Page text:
Two.) Home by Dustin Tebutt, purely because it was playing in the background of Tinderbox in Paperchase while I was in there earlier and it's a good song. I’ve been listening quite a lot to his music this past year (in particular 'The Breach' this summer/spring when the sky took until midnight to set, and ‘Silk’ this autumn when I listened to it in the dark to try and wake myself up). I feel more than certain that when I stumble upon his music again a few years from now, I’ll click on play and – in seconds – be able to taste this whole year. 

Bear playing a banjo picture by the lovely Julianaa Swaney.

Dear December: a whipped cream sky

Tuesday, December 1

I've been half-thinking for a while that I might write a 'Dear December' series on here, to nudge myself back into writing more often. If you've been reading my blog for a while, you'll know that I did something like this in July. I posted something - a thought, an observation, a poem - almost every day. Going into the summer, I was feeling quite restless: a bit unsure of where I stood with a number of things, a bit too caught up in my own head. 'My plan is to root July back in the ordinary details of the here and now,' I wrote in June. And the way I did that was through writing (because writing, as I'm always saying, is less to do with words than it is to do with seeing.)

Anyway... I'd like to do that again. This has been a very difficult autumn. It's worn me downeach week some new lesson in what loss looks like (feels like, sounds like, tastes like, smells like. In real terms: loss looks like 47 cold sausage rolls*)I'd quite like to lift my eyes again. So I'm just squeezing this post in very quick while it's still the first of the month to say: 'Hello December, month of strung lights and cinnamon air. I'm going to write to you. I'm looking forwards to your glow. Please be a good one. Whether you are or not though, I'm making a pact with myself to try and notice you.'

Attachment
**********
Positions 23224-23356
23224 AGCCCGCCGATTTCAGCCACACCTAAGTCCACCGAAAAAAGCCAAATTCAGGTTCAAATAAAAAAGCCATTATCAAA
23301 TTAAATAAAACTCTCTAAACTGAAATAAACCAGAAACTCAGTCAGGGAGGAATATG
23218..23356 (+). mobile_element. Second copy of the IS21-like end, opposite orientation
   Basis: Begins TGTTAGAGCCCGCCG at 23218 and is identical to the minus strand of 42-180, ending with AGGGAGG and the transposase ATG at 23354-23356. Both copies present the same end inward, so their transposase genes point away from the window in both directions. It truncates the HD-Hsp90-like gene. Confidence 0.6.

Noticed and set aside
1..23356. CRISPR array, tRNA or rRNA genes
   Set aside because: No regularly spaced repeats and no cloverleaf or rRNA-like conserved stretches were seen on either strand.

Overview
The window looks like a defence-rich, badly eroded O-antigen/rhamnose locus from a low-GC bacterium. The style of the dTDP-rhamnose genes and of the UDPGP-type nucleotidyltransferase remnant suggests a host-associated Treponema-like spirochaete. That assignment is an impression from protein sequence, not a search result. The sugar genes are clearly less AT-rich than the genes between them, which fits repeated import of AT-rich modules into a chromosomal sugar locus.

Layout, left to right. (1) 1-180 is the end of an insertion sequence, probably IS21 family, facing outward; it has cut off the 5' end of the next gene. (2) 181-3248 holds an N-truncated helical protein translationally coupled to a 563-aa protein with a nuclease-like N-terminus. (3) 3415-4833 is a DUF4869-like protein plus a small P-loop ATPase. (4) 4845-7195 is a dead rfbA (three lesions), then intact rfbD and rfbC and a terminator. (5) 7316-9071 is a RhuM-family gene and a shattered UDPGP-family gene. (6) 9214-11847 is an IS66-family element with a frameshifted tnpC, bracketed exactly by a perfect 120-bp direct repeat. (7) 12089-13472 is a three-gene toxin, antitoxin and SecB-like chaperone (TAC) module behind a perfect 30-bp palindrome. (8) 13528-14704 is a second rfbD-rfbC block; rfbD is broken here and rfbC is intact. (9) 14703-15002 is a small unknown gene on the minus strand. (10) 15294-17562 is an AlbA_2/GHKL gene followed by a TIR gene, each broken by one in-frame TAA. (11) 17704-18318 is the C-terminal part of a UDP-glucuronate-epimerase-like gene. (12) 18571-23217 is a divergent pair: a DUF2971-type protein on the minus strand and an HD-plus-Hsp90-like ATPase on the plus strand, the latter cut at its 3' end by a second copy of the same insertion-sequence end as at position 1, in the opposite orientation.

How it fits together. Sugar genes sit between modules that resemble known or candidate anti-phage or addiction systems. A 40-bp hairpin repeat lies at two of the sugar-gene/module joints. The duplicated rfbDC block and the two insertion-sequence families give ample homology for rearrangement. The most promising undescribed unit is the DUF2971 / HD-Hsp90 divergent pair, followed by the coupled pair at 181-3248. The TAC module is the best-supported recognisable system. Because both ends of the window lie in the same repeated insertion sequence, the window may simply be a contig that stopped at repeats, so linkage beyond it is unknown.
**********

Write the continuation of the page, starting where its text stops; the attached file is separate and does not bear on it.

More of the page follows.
1. *I'll maybe explain that (the 47 sausage rolls) in another post. 

2. This picture is from earlier this afternoon when my brother and I sat cross-legged on the floor by the lounge window and watched the clouds for a bit. He thought they looked like fire. I said: 'They look a bit like whipped cream.' (I came home yesterday afternoon for a visit, and haven't quite seemed to make it back to my Glasgow flat yet. Tomorrow! As good as it is to be "independent" and closer and everything, I love home the best.)

3. To mix(tape) things up, I'm going to post a song every day this month that I've been listening to or liking. Today: Evan and I were listening to 'Hooked on a Feeling' by Blue Swede while in the kitchen making peanut butter cookies (and accidentally setting the microwave on fire. My bad.)
by mlekoshi